When it comes to harvesting, despite the fact that worldwide 99.9 per cent of tea is handled otherwise, only hand picking is worth speaking of.
The reason for this is that it is simply the only way to avoid damaging the fragile & delicate leaves. Aesthetic reasons do not play a role. Moreover, damage to the leaves bring about rapid oxidation. As a result, not only is the taste permanently affected, but the health-promoting effect is reduced or worse, a negative effect created due to the formation of free radicals. For this reason, tea leaves used for Matcha are mainly picked by hand. Beginning in May, this also enables only the youngest leaves to be selected.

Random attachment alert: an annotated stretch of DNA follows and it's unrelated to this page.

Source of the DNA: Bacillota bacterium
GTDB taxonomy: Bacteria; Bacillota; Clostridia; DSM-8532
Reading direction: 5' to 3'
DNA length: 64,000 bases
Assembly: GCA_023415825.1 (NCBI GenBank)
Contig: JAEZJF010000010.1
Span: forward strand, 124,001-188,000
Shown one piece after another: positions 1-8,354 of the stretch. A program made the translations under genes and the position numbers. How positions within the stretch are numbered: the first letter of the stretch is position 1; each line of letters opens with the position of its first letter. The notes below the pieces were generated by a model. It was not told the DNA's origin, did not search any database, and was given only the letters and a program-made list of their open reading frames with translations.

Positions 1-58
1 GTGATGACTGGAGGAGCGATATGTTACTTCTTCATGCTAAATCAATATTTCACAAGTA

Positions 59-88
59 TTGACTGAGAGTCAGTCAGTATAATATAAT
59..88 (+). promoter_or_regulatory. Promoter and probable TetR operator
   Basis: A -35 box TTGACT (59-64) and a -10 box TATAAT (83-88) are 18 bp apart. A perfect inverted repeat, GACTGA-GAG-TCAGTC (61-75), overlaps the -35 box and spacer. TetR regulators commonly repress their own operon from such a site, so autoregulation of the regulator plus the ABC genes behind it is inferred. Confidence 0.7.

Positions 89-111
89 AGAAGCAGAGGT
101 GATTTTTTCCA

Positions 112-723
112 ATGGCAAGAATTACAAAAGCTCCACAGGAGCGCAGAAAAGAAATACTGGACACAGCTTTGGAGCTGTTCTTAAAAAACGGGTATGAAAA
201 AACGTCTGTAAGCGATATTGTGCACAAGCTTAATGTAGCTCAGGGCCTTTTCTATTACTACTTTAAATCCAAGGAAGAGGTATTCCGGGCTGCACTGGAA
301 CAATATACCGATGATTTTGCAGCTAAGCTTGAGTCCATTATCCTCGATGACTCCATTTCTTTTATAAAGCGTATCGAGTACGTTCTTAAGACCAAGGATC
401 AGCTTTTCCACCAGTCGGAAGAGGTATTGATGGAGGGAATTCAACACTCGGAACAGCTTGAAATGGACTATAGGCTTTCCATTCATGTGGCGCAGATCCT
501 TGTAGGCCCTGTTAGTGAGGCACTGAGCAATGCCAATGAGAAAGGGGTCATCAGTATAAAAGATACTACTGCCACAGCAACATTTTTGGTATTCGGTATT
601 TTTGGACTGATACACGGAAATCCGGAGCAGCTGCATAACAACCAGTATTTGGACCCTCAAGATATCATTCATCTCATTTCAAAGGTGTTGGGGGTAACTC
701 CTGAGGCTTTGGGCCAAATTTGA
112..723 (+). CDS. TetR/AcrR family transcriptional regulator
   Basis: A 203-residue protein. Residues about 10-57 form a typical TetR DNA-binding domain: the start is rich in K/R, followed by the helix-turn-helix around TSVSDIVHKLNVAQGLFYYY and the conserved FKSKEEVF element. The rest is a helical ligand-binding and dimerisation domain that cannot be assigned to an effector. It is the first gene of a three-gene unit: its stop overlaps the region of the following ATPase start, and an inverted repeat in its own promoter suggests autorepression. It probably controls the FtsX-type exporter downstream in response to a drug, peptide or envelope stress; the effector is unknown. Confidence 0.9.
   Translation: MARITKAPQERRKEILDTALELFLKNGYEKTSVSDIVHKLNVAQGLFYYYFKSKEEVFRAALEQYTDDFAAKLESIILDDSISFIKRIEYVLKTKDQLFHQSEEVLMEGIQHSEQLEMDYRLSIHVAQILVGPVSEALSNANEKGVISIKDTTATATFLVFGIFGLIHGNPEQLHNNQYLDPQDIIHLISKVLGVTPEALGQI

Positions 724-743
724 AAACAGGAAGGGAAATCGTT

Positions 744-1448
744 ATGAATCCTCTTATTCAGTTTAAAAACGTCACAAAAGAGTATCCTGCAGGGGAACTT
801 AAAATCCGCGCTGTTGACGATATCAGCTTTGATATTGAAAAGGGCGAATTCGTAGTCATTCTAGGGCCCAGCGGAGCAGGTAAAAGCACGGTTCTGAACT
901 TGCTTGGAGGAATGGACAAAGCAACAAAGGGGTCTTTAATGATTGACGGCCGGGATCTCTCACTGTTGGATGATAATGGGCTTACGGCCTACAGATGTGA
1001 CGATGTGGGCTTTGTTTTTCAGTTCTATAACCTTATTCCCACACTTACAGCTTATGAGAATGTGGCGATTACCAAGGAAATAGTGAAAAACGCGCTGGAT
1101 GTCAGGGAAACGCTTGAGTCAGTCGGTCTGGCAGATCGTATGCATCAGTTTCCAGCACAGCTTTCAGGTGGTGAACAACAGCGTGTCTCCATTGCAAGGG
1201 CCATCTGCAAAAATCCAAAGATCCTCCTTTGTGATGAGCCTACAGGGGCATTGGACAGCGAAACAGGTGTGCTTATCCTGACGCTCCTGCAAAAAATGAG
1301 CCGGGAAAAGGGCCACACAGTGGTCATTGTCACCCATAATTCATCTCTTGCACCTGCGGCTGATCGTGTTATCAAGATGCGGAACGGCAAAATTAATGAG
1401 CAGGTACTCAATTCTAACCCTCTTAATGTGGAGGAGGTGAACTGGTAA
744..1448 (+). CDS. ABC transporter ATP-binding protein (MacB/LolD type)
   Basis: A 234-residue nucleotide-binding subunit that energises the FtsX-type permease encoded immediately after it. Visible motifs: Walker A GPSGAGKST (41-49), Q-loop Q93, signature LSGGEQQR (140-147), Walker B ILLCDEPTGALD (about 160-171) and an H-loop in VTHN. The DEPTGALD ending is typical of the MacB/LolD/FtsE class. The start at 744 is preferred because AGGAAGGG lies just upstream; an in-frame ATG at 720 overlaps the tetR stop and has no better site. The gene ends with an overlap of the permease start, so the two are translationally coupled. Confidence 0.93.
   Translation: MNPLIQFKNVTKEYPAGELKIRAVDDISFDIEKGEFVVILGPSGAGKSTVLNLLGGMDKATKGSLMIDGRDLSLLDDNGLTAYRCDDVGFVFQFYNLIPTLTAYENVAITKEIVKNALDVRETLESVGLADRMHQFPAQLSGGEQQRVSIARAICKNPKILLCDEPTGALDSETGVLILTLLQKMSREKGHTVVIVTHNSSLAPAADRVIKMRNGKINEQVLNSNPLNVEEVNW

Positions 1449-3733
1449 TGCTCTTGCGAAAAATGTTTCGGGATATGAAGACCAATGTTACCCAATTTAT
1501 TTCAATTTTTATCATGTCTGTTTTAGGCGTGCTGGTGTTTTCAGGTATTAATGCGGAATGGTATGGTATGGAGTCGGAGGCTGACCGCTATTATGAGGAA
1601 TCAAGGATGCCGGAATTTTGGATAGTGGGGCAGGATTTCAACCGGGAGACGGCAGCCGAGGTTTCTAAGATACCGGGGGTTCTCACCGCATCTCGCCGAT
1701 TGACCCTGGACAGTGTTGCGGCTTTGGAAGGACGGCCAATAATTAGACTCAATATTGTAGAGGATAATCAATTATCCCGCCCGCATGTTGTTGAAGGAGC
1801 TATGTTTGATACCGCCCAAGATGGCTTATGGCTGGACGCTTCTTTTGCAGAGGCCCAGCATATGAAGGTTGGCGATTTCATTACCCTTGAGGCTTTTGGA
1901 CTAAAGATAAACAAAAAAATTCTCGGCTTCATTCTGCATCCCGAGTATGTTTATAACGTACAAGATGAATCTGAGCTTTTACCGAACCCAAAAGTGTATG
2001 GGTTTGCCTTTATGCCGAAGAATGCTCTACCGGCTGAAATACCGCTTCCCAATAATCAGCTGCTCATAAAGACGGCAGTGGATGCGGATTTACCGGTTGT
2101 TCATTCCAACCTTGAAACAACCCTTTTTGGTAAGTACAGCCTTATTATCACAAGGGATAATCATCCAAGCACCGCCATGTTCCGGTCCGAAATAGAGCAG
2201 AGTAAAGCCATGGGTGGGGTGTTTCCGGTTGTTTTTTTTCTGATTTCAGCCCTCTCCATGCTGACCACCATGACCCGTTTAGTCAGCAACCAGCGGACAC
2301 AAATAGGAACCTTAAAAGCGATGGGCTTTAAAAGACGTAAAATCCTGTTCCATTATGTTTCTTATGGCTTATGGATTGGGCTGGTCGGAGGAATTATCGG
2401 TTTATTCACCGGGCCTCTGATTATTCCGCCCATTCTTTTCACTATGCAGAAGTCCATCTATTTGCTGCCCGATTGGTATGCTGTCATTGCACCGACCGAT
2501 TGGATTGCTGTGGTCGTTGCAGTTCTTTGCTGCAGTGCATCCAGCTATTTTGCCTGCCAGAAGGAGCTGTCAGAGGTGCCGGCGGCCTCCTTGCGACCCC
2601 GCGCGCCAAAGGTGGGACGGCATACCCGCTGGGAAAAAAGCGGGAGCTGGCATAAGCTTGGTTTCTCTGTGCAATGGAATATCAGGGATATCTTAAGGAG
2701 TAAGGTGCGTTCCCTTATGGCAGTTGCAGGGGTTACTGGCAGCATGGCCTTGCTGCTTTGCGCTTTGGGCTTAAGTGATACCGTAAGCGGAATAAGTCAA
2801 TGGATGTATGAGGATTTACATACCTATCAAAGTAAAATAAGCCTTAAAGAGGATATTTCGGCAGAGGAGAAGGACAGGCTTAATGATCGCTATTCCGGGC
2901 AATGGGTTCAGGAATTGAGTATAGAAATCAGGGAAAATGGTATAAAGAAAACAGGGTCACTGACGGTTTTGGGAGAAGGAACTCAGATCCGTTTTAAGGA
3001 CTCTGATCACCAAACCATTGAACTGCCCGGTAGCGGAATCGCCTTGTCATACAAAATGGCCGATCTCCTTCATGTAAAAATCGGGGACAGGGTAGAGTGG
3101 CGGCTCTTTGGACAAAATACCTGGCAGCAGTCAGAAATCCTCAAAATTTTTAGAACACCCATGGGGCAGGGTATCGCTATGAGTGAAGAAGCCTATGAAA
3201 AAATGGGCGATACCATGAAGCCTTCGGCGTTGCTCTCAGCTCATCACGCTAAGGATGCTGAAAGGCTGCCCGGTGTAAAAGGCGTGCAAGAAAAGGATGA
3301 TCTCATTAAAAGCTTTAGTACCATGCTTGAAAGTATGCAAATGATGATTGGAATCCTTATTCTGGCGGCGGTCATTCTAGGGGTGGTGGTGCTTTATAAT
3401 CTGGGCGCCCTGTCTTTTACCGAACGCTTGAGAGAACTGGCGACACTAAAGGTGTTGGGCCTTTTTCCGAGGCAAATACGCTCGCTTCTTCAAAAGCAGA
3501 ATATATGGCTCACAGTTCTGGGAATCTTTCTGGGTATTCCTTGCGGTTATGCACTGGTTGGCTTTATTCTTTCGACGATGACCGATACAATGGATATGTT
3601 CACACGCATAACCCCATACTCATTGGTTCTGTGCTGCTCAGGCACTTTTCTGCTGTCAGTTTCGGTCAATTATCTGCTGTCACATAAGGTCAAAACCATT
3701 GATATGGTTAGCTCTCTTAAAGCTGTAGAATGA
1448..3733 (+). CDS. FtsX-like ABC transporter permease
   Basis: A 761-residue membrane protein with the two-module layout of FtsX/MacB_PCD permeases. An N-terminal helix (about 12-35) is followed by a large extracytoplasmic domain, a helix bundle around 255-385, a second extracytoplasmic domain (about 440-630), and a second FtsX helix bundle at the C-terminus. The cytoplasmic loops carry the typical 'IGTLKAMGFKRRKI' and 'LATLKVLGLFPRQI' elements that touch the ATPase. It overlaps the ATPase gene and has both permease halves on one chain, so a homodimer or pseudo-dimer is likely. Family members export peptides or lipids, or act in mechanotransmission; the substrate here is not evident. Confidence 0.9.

Additionally, as well as to avoid oxidation, the tea leaves must be processed as quickly as possible. Even when the tea leaves are stored temporarily, oxidation and the formation of free radicals are promoted. They need to arrive no later than a few hours after picking at the processing point, where the steaming begins immediately. This procedure is important, as it stops fermentation, and thereby kills the bacteria it produces without damaging the contents of the tea.
Next comes a gentle drying step where the leaves lose a good 80 per cent of their weight. The result is known as “Aracha” or “Crude Tea”
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